Ku Li slams MACC, says
witnesses shouldn't end up in coffins
(The following is the report of part of an interview I gave yesterday. Thank you to all my readers for your comments, which encourage and instruct me. You have pointed out things to me and argued your points with eloquence and passion. I value this discussion and think about everything you say.)
By Lee Wei Lian (The Malaysian Insider)
KUALA LUMPUR, July 22 — Expressing concern that the recent death of Teoh Beng Hock is a sign that the Malaysian Anti-Corruption Commission (MACC) has gone “rogue”, senior Umno leader Tengku Razaleigh Hamzah said that nothing should be spared in the effort to find out the reason behind the death of the DAP political aide.Tengku Razaleigh also hit out at the MACC for investigating minor cases while ignoring major examples of graft.
He said that Malaysians no longer feel safe or secure if mere witnesses called in to give evidence to a graft busting agency could be found dead the next day. “I feel it is very bad for a country like this. We have been independent for 50 years. Must people called up for queries end up in a coffin?” he told The Malaysian Insider. Teoh was the political aide to DAP state assemblyman Ean Yong Hian Wah.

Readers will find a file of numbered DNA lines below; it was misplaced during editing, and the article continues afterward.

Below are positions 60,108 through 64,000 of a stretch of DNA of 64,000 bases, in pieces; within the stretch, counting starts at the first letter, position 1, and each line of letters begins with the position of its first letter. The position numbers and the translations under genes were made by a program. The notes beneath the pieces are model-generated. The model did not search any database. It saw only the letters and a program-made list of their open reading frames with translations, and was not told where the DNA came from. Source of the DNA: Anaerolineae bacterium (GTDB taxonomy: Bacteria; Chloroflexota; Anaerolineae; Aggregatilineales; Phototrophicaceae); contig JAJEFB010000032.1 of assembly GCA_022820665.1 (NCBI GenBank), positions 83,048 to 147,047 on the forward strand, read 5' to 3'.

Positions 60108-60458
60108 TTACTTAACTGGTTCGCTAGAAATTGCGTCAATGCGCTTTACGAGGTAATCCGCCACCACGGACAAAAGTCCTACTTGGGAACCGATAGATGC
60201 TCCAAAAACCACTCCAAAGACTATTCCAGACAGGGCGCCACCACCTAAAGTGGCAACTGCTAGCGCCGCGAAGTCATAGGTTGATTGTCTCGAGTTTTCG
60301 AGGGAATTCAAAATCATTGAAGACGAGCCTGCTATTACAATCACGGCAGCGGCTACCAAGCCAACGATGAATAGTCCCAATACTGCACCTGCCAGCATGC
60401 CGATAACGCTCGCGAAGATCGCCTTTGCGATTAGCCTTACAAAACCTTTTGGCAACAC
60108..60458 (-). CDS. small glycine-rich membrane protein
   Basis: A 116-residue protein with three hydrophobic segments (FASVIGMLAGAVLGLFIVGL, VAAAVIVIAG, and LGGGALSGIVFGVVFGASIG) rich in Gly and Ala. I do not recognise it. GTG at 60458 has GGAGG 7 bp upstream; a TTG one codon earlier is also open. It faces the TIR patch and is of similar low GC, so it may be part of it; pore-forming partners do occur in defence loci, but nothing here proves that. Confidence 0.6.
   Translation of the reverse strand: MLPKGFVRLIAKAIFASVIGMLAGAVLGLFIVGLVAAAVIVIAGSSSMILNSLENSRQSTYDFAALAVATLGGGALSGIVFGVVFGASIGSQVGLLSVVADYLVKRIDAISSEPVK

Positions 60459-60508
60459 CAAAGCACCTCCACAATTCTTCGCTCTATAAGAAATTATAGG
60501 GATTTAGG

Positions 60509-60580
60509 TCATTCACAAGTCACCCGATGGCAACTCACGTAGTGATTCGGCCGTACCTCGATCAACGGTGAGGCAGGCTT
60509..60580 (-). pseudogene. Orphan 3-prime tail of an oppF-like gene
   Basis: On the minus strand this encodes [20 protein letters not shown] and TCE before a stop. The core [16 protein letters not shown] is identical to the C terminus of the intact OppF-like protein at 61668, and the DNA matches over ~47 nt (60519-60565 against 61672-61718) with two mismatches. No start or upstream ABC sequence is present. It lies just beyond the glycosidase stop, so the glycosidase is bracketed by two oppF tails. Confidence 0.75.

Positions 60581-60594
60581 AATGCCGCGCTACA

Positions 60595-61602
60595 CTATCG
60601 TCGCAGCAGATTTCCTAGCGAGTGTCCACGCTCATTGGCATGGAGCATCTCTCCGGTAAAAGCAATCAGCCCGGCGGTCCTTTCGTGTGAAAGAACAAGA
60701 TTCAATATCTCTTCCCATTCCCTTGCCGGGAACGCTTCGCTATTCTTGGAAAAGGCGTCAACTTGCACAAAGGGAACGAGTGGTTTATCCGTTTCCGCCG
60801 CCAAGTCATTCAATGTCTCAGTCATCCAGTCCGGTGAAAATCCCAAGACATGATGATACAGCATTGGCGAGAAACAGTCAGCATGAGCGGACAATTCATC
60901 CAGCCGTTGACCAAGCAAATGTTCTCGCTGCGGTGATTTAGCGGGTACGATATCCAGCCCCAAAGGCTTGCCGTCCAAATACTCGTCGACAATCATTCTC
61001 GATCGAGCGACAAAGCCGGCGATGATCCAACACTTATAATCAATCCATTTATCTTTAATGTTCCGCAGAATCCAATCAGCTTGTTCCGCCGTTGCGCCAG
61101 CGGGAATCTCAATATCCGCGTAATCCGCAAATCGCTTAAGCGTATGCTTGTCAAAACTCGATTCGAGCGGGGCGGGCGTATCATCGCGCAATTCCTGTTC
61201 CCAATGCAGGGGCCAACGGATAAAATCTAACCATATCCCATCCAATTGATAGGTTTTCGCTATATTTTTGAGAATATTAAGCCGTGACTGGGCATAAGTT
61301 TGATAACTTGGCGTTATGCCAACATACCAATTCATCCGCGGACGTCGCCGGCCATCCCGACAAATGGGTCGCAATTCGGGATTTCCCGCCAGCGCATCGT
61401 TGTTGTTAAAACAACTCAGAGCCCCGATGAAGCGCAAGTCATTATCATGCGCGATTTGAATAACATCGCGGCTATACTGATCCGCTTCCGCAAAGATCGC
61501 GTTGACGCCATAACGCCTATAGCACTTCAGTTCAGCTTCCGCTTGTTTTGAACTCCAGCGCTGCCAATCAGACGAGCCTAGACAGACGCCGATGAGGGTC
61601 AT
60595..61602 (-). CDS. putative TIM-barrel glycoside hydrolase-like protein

Teoh was called in last Wednesday to assist the MACC in its investigations into alleged misuse of funds by his boss. He was found dead the next day, sprawled on the roof of the adjacent building to the MACC headquarters in Shah Alam. Police are now probing his death and the Cabinet is expected to discuss widespread calls for a Royal Commission of Inquiry into the tragedy.
Tengku Razaleigh said calls for a Royal Commission of Inquiry into Teoh’s suspicious death would be of no use if the government does not follow through on its suggestions, pointing out that the government had ignored the recommendations of previous royal commissions such as the one that investigated the V.K. Lingam case of alleged judge fixing and on improving the police force.
He even likened the sidelining of previous royal commissions to “insulting the King.” The former finance minister also spoke out against the performance of the MACC, pointing out that it has not been as effective as its counterpart in Hong Kong at wiping out the corruption scourge. He hit out at the commission for allegedly going after potentially minor offences but ignoring the major ones, saying that the current MACC model needs to be reviewed.
“This is a question of death you know. People want to know. I want to know. How could it happen? To a witness, who is going to give evidence and he is not even a suspect over the spending of RM2,400. Some people with millions of dollars, they get away with it and are not called for investigation.”